Your Colleagues - Helping to be helped

Anyone would think, with the amount of emphasis put on networking and ?team? behavior, that colleagues were some sort of furniture in the workplace. A group identity is fine, but it's not the whole story.

On the job or anywhere else, a relationship with another human being is a potentially complex thing. Working with someone adds to the complexity. Because you're interdependent on each other, the relationship has the potential to become an interpersonal issue.

In any relationship, the chances are that you?ll get what you give to it.

That applies to every one you work with. Few people tolerate anyone they consider unreliable on the job. Everyone has known someone they really think just isn't any good at their work, a problem-creator. Generally, that impression is given by specific incidents, which have a strong negative effect on the relationship.

Think about that for a second.

Say you saw someone really louse up a job, and everyone else got lumbered with the damage control. How did it happen? Did the person make a mess because they lacked help? Were they given bad advice? Could it have been prevented?

Generally mistakes have causes. The impression that someone's unreliable or bad at their work is created by situations like that. People get reputations from things like that, and it affects the relationships with everyone around them.

Now- Say you're in a job where you're not entirely sure what you have to do. The boss isn't around. You try to find out from colleagues, and get treated like an idiot.

Or maybe you don't have any faith in their ability to help you, because you think they're not very good at their own jobs.

Or maybe you don't like to ask because you think it will reflect badly on you.

Great relationship, isn't it? Really productive, too, guaranteed to cause problems for everyone. Almost certainly a few major ones, too. So a potential disaster is created because the relationships with colleagues have failed, completely.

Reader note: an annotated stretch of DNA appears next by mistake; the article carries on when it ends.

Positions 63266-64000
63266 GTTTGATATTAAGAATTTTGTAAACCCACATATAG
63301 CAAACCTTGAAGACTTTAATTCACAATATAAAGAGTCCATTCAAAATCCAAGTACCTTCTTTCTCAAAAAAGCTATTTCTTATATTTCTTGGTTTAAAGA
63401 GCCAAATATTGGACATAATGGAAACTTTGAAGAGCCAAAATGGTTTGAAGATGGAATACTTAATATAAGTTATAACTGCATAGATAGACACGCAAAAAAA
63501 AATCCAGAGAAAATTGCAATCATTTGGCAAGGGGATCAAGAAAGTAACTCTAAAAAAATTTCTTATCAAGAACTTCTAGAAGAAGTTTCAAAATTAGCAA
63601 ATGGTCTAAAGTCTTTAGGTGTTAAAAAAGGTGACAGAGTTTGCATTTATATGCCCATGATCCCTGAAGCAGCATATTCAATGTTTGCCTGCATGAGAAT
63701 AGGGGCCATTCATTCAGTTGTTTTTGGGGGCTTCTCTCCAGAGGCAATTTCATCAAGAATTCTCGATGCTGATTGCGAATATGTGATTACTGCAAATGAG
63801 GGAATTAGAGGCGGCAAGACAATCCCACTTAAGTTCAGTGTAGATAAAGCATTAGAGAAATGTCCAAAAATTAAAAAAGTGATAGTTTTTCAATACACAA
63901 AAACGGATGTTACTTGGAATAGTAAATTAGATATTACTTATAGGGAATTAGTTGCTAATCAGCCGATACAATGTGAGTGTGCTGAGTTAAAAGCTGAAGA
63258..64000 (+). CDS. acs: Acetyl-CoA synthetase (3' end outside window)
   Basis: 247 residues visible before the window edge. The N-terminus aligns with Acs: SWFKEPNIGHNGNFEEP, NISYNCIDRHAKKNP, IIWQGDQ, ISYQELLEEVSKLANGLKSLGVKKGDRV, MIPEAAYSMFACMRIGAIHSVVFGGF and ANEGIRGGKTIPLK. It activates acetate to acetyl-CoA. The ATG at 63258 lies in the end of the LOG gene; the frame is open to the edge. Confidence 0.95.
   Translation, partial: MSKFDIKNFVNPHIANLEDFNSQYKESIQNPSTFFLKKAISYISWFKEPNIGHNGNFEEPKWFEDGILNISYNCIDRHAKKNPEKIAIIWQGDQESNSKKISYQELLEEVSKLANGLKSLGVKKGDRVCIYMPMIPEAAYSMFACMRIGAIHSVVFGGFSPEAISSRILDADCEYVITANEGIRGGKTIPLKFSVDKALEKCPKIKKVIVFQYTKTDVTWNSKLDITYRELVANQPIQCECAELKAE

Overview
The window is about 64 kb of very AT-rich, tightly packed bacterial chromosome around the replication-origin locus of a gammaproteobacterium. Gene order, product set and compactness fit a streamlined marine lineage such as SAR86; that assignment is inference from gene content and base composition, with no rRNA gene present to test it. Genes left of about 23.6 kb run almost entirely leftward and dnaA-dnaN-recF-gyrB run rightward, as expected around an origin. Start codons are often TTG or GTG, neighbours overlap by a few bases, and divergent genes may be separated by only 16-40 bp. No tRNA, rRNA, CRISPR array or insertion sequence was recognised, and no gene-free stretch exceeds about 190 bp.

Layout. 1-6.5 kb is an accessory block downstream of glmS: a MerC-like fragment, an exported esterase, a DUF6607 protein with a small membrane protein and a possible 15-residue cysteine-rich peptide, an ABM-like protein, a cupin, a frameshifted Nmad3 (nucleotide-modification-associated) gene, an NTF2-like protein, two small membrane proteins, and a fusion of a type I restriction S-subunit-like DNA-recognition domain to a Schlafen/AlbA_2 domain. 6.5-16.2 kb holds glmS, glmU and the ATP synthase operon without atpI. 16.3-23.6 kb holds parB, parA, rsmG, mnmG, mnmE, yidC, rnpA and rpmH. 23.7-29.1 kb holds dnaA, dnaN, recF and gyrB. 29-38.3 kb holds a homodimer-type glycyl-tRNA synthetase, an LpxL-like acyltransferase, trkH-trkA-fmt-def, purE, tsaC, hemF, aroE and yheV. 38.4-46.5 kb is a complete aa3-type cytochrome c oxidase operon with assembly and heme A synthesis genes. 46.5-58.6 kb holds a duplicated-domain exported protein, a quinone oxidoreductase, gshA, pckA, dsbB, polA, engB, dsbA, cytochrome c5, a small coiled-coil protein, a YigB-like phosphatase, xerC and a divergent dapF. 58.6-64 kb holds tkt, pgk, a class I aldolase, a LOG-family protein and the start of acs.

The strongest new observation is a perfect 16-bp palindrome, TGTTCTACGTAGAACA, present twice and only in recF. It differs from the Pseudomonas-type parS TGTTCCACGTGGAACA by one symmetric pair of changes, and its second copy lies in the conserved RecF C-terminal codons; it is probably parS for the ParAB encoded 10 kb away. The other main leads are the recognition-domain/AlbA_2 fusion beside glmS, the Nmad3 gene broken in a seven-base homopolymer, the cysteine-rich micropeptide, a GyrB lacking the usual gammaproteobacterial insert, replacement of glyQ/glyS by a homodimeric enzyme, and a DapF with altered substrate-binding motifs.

The alternative is to have good working relationships.

Trust is earned, not just given.

There?s another way of looking at that situation: Advice is needed.

Most people will acknowledge someone who is being careful about their work, and competent people will appreciate it, too.

Experienced people tend to be more understanding. They may be horrified that nobody bothered to tell you what you need to do, or how to do it, or that you were left alone on a job with no backup.

So they should be. Nobody really works alone. Everybody's work affects everyone else, to some degree.

You create a better relationship almost immediately by showing some respect for your responsibilities, and acknowledging the experience of others. They also get a better impression of you as someone with the sense to make sure you're doing the right thing.

This is ?Helping to be helped? in the most literal context.

There?s another level to this process. Once a good working relationship is established, and colleagues have earned each other?s trust, a resource is created. The workplace now has two people with the ability to work well together.

The bit in the interview about 'forming positive working relationships' isn't just some sort of management science gimmick. It has practical applications, every day, to everybody.

Real teamwork is based on good relationships. Efficiency and mutual support are entirely based on teamwork. Good business and productive work are based on efficiency.

It's a reasonable expectation that staff form working relationships. It makes the workplace a much nicer place to be, and it achieves more because communications and interactions are much smoother. Problems are solved much faster, because people know they can trust each other?s capabilities and judgment.

They're on the same page.

That's where you need to be, to work well with people.

See Also :

  • Colleague mistake with messenger
  • Bullying on the job
  • Sexual Discrimination
  • Quit Job due to a co-worker